Scottish legend Alex James singled out Shankly for praise for his contribution
to the Scotland team: "He is a real Scotland player who will fight until he drops."
Preston North End's correspondent, Walter Pilkington, wrote at the end of Shankly's debut season in 1934: "I was returning by train from a match at Plymouth in a 'sleeper', with Bill Shankly and Jimmy Dougal as bunk companions. I asked Bill what he wanted most: 'To play for Scotland, sir' he replied without a moment's hesitation."
Shankly was first selected to play for his country on 9th April 1938 against the auld enemy England at Wembley. Scots won the match 1-0 with a late goal from Tommy Walker.
He won 4 further caps before war broke out, playing against Northern-Ireland, Wales, Hungary, and England once more.
"It's fantastic. You look af your dark blue shirt, the wee lion looks up at you and says 'Get out after those English bastards!'"
During the war, Shankly played a further 7 times for Scotland, captaining them against England in a 3-1 defeat at Hampden on 3rd of May 1941 in front of 78,000 fans.
Shankly featured in the game Billy Liddell made his debut for Scotland in a dramatic 5-4 win at Hampden Park on 18th April 1942. Shankly played a big part and scored a memorable goal, which turned out to be his only goal for Scotland: "Jack Harkness gives Billy Liddell and Jock Dodds a big hand for their part in Scotland's shock win. But the inspiration, he says, came from the Busby - Shankly victory service... And amongst all these great goals we had probably the strangest national goal ever. Here's a goalkeeper, the hero of his side, losing a goal from 50 yards range. Willie Shankly was the devil in the piece. He placed a beautiful shot goalwards. Out came Marks to collect. Suddenly he stopped. In a twinkling he had the old saying brought home to him - "He who hesitates is lost." The ball bounced on the ground, sailed over his head, and into the empty goal." (Reported by Jack Harkness at Hampden Park).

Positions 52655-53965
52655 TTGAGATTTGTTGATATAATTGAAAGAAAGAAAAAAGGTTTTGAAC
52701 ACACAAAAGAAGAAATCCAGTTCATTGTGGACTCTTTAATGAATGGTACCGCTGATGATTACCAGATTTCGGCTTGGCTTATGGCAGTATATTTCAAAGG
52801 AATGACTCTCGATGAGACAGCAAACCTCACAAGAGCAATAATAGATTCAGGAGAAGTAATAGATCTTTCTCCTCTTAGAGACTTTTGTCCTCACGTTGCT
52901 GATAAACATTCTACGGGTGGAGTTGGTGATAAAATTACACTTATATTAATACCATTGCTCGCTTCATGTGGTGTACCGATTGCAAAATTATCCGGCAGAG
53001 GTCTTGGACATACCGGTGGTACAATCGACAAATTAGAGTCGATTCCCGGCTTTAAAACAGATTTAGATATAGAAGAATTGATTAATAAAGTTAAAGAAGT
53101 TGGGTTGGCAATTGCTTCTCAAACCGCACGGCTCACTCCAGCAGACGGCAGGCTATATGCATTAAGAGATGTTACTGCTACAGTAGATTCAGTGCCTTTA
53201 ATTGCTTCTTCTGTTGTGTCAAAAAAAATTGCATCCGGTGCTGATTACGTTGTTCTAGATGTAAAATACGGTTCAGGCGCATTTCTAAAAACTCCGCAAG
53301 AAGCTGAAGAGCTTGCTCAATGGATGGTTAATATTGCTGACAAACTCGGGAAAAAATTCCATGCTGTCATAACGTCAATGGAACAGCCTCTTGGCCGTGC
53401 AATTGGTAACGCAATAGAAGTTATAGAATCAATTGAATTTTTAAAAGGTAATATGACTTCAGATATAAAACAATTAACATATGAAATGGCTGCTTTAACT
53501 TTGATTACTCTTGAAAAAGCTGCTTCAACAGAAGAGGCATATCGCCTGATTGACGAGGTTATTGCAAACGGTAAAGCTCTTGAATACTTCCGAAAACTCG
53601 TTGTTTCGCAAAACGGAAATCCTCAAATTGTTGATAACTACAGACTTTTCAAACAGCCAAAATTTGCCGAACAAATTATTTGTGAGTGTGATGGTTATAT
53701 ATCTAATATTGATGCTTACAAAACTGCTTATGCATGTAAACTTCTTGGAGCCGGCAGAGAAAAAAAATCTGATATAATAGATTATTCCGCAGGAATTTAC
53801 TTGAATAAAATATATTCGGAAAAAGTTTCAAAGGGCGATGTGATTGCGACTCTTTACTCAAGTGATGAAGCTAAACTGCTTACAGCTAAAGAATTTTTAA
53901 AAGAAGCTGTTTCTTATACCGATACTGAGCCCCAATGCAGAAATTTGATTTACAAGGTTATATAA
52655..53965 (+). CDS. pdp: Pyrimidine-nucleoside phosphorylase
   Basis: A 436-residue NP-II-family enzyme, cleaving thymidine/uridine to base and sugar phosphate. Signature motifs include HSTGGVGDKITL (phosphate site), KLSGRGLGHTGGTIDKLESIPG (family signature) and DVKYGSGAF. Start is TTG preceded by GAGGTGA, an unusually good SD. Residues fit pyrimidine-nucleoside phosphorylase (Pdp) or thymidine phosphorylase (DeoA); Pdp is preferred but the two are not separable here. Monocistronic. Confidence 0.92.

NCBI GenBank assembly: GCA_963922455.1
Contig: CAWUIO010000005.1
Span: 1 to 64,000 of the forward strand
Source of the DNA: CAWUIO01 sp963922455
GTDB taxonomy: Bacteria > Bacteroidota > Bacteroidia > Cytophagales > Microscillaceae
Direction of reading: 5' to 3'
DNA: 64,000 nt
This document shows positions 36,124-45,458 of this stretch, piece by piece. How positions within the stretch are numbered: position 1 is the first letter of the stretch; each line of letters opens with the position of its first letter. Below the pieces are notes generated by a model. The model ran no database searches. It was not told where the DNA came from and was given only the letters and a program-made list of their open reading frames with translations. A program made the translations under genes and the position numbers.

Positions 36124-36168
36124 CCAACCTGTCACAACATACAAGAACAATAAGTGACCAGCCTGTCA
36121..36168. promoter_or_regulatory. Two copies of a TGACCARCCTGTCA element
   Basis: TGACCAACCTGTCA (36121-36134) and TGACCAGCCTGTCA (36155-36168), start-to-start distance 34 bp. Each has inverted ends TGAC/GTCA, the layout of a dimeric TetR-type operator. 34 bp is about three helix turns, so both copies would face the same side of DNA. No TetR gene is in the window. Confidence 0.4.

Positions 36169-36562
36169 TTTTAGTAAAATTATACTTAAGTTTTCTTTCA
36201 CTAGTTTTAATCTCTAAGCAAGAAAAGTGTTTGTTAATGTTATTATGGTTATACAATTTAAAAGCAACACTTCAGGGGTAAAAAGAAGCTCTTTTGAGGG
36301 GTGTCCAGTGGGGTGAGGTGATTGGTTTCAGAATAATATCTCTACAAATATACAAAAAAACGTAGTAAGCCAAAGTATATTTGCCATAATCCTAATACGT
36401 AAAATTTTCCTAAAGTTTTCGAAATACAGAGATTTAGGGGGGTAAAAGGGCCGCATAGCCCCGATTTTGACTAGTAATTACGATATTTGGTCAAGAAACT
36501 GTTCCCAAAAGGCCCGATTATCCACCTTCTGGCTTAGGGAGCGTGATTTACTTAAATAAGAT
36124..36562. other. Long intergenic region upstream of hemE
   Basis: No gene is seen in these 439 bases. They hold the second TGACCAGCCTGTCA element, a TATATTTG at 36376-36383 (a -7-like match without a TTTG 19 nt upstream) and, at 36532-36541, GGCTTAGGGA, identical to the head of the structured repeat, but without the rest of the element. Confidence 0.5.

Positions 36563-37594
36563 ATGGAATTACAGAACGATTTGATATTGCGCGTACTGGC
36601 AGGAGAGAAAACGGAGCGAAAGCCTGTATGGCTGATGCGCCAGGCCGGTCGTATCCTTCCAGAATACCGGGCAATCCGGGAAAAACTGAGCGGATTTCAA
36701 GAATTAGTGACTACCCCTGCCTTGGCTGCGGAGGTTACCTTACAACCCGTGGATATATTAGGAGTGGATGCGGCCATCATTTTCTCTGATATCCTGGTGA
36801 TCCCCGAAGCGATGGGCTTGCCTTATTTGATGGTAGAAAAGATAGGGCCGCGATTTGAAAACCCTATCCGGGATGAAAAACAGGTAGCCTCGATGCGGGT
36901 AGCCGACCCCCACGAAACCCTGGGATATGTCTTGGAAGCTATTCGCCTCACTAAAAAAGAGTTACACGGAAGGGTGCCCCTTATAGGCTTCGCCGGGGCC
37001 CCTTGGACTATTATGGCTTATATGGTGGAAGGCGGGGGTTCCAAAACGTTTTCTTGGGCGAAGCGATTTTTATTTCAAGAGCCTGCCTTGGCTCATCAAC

*Shankly's international record for Scotland reads 5 games and no goal. His 7 wartime games and 1 wartime goal are not counted towards his total.
As a 8/9 year old my dad would take me to work sometimes, and we would go in the Eaton Rd cafe for breakfast. Shanks, who had retired by then, would be sitting in there and would come right over and keep us there for ages, him talking, us listening. About 4 years later my dad jumped out his van in Old Swan. He said it was lashing down, and who ran up to him and made him take the umbrella cos of the rain but Bill."You have not been in the cafe for ages" he said, again my dad protested about the umbrella, but Shanks gestured for him to shut up and said "Son, you work too hard and I can go home now and dry off, you still have to work all afternoon. Besides, a few years ago you told me the only mistake I have ever made since coming to Liverpool was resigning. So you just resign yourself to the fact that I'm right again and get under the fucking thing." He then spent another 20 mins getting wet while talking football. My dad said he could see people looking at him thinking why he did not offer Shanks his brolley. At the end of the conversation my dad handed Bill his brolley back and an old lady, walking past at the time told my dad he should be ashamed of himself. Mr Shankly walked away laughing his head off.
I now live in Australia, and the footy team I play for has a trainer/coach who has been at the club for years. He is a mad red, 65 years old and everyone knows him by one name only. SHANKS. This is a legend that will never die. You have a great site. Keep up the good work.